A 3 way 99db multi configurable SEOS design - Page 121 - AVS Forum | Home Theater Discussions And Reviews
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post #3601 of 3880 Old 07-07-2016, 10:55 PM
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What I've done so far: I connected up some speaker cable to a couple binding posts I had laying around and connected the posts to the inputs on the XO board. I did the same with the CD/WG wired to the + - HF inputs. I did this to the bad board and the never used center XO board as well. Now I had to identical setups to work with.

I connected the bad board with the speaker cables from the amp (banana plugs) to the binding posts I wired to the XO. I played some music with a lot of piano sounds and the bad CD XO baord setup had sound coming from the CD but very faint, I also had the left speaker playing so I really couldn't tell if the CD had the same output, of course the speaker sounded wonderful.

Next I hooked up both CD/WG XO boards to the L & R speaker cables using the binding posts to plug the speasker cable into. I played music again and I heard sound from both the bad and never used boards but very faint at -30 dB.

I decided to try running some AVR test tones through both of the XOs and made sure the trim levels were set to the lowest value before playing the pink noise signal. I ran the tones through the bad board first and heard the sounds and slowly turned up the trim level to see if it would get louder and it did. I did the same think for the unused XO board and got the same results.

Then I set each L & R channel trims to -7dB and ran the tones again through each XO board and measured the output of each board separetly with an SPL meter and each board with CD connected measured exactly the same. So I do have sound from the CDs. I can run a lot of tests with the bad board since I have it configured this way with binding posts attached and the CD hooked up as well. The pic is what I have.

I went all around the bad board today and checked again for any solder shorts and found none. I scraped in between each copper pad to make sure nothing was shorting to another pad.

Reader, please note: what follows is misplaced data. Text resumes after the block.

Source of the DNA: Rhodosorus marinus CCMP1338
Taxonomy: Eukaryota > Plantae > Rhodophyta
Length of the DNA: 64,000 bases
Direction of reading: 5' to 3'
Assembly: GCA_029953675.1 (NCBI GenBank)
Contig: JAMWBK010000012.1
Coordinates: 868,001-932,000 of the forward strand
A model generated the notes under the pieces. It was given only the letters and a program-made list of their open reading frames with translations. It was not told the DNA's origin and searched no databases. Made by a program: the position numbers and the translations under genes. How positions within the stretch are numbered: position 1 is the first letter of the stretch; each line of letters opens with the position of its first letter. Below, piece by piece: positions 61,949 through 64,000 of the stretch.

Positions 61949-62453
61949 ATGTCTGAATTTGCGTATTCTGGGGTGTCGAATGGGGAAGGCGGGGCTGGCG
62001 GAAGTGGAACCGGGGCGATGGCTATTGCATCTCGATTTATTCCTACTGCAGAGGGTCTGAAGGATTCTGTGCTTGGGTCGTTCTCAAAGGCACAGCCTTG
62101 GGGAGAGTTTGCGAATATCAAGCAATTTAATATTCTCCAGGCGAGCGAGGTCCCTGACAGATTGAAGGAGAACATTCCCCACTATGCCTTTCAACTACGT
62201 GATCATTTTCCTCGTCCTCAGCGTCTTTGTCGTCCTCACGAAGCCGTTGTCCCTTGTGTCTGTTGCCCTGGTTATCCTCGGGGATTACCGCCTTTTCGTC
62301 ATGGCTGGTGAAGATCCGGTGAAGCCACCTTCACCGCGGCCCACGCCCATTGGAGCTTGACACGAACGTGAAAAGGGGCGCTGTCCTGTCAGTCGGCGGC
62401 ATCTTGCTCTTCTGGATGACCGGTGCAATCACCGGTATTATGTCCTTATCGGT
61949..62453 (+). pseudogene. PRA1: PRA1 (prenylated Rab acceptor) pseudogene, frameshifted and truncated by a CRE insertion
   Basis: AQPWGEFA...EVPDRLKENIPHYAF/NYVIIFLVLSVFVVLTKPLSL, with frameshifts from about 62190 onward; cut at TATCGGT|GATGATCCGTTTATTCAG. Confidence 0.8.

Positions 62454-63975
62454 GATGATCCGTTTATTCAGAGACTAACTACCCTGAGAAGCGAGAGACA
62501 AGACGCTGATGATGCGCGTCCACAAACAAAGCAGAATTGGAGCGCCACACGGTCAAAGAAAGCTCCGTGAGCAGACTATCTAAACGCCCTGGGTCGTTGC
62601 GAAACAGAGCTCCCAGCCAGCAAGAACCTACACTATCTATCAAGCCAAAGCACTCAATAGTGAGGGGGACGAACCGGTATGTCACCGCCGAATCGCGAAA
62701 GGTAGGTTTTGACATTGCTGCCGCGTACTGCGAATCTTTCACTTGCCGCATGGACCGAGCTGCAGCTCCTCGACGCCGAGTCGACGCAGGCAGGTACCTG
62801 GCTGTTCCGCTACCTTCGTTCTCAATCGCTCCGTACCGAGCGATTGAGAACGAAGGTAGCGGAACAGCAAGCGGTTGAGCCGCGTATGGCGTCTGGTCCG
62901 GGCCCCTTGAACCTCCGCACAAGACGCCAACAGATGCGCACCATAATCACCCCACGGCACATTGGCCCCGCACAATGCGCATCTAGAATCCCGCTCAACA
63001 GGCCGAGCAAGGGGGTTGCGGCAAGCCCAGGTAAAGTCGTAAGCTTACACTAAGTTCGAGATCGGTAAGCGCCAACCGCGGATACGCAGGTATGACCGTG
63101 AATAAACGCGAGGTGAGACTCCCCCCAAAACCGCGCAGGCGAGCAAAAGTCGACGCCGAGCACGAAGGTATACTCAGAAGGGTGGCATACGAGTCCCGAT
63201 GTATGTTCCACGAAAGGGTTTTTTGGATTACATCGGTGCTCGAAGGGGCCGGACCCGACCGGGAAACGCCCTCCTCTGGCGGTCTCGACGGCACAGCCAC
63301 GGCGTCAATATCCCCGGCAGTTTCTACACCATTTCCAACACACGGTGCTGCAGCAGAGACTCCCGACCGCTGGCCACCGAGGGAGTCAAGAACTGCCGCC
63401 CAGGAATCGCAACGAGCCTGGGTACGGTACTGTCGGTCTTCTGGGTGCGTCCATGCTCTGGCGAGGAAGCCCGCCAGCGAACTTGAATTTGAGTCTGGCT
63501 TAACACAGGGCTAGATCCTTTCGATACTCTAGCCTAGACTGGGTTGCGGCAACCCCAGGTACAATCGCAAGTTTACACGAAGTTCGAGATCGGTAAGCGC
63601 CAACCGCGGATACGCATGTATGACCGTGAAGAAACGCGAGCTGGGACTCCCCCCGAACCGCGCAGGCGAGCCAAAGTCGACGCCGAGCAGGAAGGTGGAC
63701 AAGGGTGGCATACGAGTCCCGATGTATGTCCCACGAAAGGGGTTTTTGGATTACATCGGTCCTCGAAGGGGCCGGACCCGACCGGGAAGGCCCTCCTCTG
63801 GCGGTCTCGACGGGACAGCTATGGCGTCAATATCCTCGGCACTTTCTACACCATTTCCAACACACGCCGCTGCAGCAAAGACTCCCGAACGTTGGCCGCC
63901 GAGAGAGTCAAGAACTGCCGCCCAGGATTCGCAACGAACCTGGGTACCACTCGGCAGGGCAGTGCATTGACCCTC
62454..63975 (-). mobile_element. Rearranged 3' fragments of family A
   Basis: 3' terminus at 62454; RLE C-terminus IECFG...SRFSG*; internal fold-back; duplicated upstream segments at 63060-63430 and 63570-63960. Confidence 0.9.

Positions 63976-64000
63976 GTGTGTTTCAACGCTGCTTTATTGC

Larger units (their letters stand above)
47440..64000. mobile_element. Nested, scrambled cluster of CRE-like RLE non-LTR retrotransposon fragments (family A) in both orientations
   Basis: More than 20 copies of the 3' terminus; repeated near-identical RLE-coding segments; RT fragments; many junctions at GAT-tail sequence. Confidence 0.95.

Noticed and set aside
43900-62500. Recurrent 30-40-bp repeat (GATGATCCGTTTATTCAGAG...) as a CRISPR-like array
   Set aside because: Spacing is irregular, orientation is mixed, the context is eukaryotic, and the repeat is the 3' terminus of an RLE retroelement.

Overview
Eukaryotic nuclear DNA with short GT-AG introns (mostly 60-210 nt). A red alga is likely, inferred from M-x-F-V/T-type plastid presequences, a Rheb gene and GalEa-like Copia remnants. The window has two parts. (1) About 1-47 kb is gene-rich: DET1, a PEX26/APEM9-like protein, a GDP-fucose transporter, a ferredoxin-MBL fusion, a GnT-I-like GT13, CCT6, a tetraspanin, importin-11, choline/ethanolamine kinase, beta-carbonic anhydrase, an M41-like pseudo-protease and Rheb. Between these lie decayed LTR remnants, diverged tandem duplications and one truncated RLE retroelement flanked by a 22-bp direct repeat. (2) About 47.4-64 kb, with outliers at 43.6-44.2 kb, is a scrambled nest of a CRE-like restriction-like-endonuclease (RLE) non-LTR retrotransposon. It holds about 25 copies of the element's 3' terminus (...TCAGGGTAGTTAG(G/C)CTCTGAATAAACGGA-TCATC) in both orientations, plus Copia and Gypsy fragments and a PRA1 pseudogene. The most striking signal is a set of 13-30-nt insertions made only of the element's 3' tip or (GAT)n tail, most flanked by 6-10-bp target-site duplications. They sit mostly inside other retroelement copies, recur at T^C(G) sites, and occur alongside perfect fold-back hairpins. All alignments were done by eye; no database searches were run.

Last edited by ahblaza; 07-29-2016 at 07:36 PM.
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post #3602 of 3880 Old 07-07-2016, 10:59 PM - Thread Starter
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So when doing this the tweeter is working the same as the others or still way quieter?

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post #3603 of 3880 Old 07-07-2016, 11:01 PM - Thread Starter
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You need to do it like dash said. Have the neg hooked up normal. Tap the positive to the downstream side of the cap, then past the inductor then past the resistor then the next resistor. See if you get full sound anywhere along there.

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post #3604 of 3880 Old 07-07-2016, 11:09 PM
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Quote:
Originally Posted by dashpuppy View Post
how about skip all that, just connect the cd directly to the amplifier and see what you hear. have it at a low level with the other speaker connected to the other channel. The CD that's just connected to the amp should be louder..
That doesn't seem to be the case as I could barely hear the CD hooked up through the XO board, see the photos how I did that. Both CDs were barely audible at -30 dB MV hooked up the way I had them from the photos. This is really driving me crazy, the pink noise actually sounded like pink noise from even the bad board and both CDs had the exact output at the -7 trim level.

Probably means both boards are bad......
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post #3605 of 3880 Old 07-07-2016, 11:24 PM
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Quote:
Originally Posted by tuxedocivic View Post
You need to do it like dash said. Have the neg hooked up normal. Tap the positive to the downstream side of the cap, then past the inductor then past the resistor then the next resistor. See if you get full sound anywhere along there.
Hooked up with the setup I have with the CD connected to pos to pos and neg to neg and the speaker cable coming from the amp plugged into the connected to board biding posts the CD is still a lot quieter than the working speaker.

Can I do what you suggest with how I have the XO board now just don't connect the pos side of the CD to board but rather tap it around the shaded area of the board that was shown on another post? I'm looking for a louder output, I assume the area you're referring to is the upper right hand corner of the component side of the board or under that area on the copper side?
Thanks
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post #3606 of 3880 Old 07-07-2016, 11:43 PM